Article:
Sunday, August 26, 2018

Do You Also Want to Leave?

The Catholic Liturgy for the 21st Sunday of Ordinary Time, August 26, 2018. Gospel – John 6:60-69. Theme: Do You Also Want to Leave?

The great St. Augustine of Hippo never tired of teaching that the phrase, Body of Christ, referred to two awesome realities. First, it described the reality the flesh & blood of Jesus Christ, given to us under the appearances of the consecrated Eucharist. Secondly, it described the Church, the community of believers who make-up the Body of Christ on earth. And so, he taught that at Holy Communion when we hear the words, “the Body of Christ”, our “Amen” should mean that we firmly believe that the Eucharist is the very flesh and blood of Jesus AND that we believe the Church, the community of Jesus’ disciples, is the expression of his Risen Presence of earth.

The Sunday Gospels for the past several weeks have all been from John 6, revealing to us, bit by bit, the wonderful gift of the Eucharist. At the very same time that we have been hearing these Gospels, the news over the past several weeks has been informing us, bit by bit, of the horrible revelations of abuse by some priests and the scandalous cover-up of this abuse by some bishops of our Church. I think it is extremely important as we ponder these two things to keep in mind that double definition of the Body of Christ from St. Augustine.

Why do I say that? Because just as some disciples in Jesus’ day became scandalized over the reality of the Eucharistic-Body of Christ and left his company, so today because of the reality of scandals within the Church-Body of Christ, some disciples are again finding it too hard to accept and are tempted to leave His company.  You know, it’s hard to fault either group of disciples, whether they be the ones 2,000 years ago scandalized by the teaching on the Eucharist or the ones of today scandalized by the revelations of corruption and crime, because in both cases it takes faith to stay, faith to believe what you cannot see. But in both cases – be it the Body of the Eucharist or the Body of the Church – we need to trust in the word and person of Jesus.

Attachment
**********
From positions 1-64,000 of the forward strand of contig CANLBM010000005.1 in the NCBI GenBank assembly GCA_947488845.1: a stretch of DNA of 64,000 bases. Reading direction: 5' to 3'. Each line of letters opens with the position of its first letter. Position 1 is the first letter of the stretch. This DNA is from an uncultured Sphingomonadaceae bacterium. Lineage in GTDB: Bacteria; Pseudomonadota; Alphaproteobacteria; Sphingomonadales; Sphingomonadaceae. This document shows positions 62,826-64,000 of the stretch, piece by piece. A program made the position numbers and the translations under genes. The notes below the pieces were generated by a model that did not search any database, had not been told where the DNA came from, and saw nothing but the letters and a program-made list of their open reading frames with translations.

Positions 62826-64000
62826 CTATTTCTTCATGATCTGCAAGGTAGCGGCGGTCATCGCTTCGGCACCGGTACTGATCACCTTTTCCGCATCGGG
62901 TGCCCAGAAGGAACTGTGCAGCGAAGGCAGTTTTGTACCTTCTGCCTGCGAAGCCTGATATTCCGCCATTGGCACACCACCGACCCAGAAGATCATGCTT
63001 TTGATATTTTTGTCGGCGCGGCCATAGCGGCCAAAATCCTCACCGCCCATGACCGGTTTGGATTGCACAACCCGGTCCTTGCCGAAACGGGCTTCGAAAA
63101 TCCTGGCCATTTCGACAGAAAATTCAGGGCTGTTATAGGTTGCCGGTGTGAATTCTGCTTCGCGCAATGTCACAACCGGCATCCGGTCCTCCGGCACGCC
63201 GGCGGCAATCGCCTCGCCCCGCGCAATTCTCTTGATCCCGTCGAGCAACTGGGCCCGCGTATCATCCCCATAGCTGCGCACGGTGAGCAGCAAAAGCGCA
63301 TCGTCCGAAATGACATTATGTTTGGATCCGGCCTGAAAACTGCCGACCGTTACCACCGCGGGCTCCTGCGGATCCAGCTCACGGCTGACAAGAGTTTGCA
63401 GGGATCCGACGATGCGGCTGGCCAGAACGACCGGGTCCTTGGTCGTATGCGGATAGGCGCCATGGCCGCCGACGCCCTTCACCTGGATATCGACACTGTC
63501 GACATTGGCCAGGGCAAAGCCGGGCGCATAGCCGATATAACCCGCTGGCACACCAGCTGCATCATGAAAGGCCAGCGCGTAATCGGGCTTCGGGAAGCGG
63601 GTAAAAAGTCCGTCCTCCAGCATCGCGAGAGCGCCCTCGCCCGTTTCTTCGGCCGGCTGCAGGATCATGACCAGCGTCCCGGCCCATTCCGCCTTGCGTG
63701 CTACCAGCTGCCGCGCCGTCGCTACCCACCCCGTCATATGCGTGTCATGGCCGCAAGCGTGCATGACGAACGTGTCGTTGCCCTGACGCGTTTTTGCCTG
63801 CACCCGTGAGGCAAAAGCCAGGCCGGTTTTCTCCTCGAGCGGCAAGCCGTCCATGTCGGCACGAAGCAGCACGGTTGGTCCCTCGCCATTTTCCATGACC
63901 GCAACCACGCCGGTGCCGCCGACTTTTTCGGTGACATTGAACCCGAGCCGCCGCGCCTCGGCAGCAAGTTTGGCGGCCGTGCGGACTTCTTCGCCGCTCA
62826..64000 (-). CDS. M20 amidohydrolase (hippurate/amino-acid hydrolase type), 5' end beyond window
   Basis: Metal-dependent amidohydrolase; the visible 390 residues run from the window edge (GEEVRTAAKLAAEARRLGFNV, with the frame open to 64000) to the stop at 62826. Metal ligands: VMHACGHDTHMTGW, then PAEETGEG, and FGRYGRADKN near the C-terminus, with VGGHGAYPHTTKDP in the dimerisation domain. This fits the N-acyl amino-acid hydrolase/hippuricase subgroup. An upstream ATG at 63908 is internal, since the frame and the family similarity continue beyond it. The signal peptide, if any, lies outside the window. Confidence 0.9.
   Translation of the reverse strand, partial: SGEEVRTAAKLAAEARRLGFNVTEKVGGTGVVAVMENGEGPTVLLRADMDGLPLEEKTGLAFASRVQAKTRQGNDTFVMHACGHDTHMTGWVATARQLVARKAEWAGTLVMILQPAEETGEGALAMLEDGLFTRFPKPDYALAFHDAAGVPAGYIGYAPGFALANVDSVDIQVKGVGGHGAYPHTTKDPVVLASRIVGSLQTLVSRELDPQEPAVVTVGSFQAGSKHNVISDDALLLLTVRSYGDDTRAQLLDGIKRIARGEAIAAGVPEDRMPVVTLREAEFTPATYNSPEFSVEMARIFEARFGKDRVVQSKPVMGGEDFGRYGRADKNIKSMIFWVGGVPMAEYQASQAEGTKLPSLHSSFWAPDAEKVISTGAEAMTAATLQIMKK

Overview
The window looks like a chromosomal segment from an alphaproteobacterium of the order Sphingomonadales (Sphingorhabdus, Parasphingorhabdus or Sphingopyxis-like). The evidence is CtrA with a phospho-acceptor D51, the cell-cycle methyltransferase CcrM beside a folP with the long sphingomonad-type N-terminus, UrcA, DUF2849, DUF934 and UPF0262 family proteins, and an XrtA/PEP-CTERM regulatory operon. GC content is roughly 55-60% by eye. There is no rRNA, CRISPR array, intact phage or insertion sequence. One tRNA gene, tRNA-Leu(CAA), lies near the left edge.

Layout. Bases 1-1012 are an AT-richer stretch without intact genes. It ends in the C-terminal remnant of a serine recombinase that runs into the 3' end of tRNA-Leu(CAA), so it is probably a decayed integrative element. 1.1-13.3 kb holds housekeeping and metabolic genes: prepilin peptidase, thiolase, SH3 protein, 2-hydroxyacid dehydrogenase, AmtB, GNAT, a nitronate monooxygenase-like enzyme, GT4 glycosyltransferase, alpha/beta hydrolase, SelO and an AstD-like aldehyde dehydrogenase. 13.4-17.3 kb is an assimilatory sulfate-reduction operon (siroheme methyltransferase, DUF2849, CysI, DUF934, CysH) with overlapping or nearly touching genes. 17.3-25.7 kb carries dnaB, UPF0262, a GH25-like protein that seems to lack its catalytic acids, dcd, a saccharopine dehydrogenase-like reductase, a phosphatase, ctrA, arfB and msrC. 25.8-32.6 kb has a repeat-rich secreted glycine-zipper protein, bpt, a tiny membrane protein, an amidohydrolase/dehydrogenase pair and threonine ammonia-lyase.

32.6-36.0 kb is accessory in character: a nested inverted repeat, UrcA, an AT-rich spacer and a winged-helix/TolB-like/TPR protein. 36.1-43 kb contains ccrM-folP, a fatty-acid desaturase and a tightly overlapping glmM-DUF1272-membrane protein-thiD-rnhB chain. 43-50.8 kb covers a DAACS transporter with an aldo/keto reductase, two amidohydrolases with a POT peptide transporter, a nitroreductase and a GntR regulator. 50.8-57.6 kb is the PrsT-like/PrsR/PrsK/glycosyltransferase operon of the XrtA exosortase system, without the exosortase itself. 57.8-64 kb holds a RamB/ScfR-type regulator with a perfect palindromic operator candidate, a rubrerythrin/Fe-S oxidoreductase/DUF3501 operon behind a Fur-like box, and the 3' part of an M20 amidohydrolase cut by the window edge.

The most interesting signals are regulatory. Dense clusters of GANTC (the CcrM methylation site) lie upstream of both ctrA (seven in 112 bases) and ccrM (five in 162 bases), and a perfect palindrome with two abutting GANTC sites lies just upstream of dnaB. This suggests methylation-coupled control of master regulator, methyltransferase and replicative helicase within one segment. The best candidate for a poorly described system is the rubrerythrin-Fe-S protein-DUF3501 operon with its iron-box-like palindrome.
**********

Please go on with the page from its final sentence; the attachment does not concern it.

Just as we need to trust to believe that the Eucharist is Christ’s very flesh and blood, so we also need to trust in what He has said about His Church, especially in these times when the heinous crimes and scandalous sins of some of its leaders are being revealed.  Jesus said that He would be present and act through His Body of baptized people, the Church.  Through them, through us, He would continue to preach His Gospel, celebrate His sacraments, and carry on His ministry especially among the poor and needy.

And throughout the history of the Church, the members of the Body of Christ have had to deal with false shepherds and fake Christians.  When you read the Acts of the Apostles in the New Testament, you see that right from the beginning that there were some rascals, liars, power-grabbers and trouble-makers among them.  But the faithful disciples refused to abandon the Body of Christ. They had confidence in Jesus’ promise to be with His Church always.  Their trust was never in the leadership of the Church, but always and only in Jesus of Nazareth, God-come-in-the-flesh, crucified for our sins and risen from the dead. 

In the midst of all the horrible news about Church leadership these days, perhaps some Catholics hear Jesus asking them the same question that He put before the Apostles in today’s Gospel:  "Do you also want to leave?"  I pray that everyone’s reply is the same as we heard from St. Peter, who realized that there was no better option than Jesus Christ: “Master, to whom shall we go? You alone have the words of eternal life.  We have come to believe and are convinced that you are the Holy One of God.”

Saturday, August 18, 2018

The Betrayal by Bishops and Priests

The Catholic Liturgy for the 20th Sunday of Ordinary Time, August 19, 2018. Gospel – John 6:51-58. Theme: The Scandal of Bishops & Priests

As I was praying and pondering over liturgical readings this past week in order to prepare for today’s homily, the terrible news broke out from Pennsylvania about the Grand Jury investigation.  Just as I was starting to recover from the recent shocking revelations about former Cardinal McCarrick of Washigton D.C., the report over the abuse of children, along with the gross cover-up by some of the bishops, slapped me in the face, This is all something that I am sure most of you have heard quite a bit about that by now.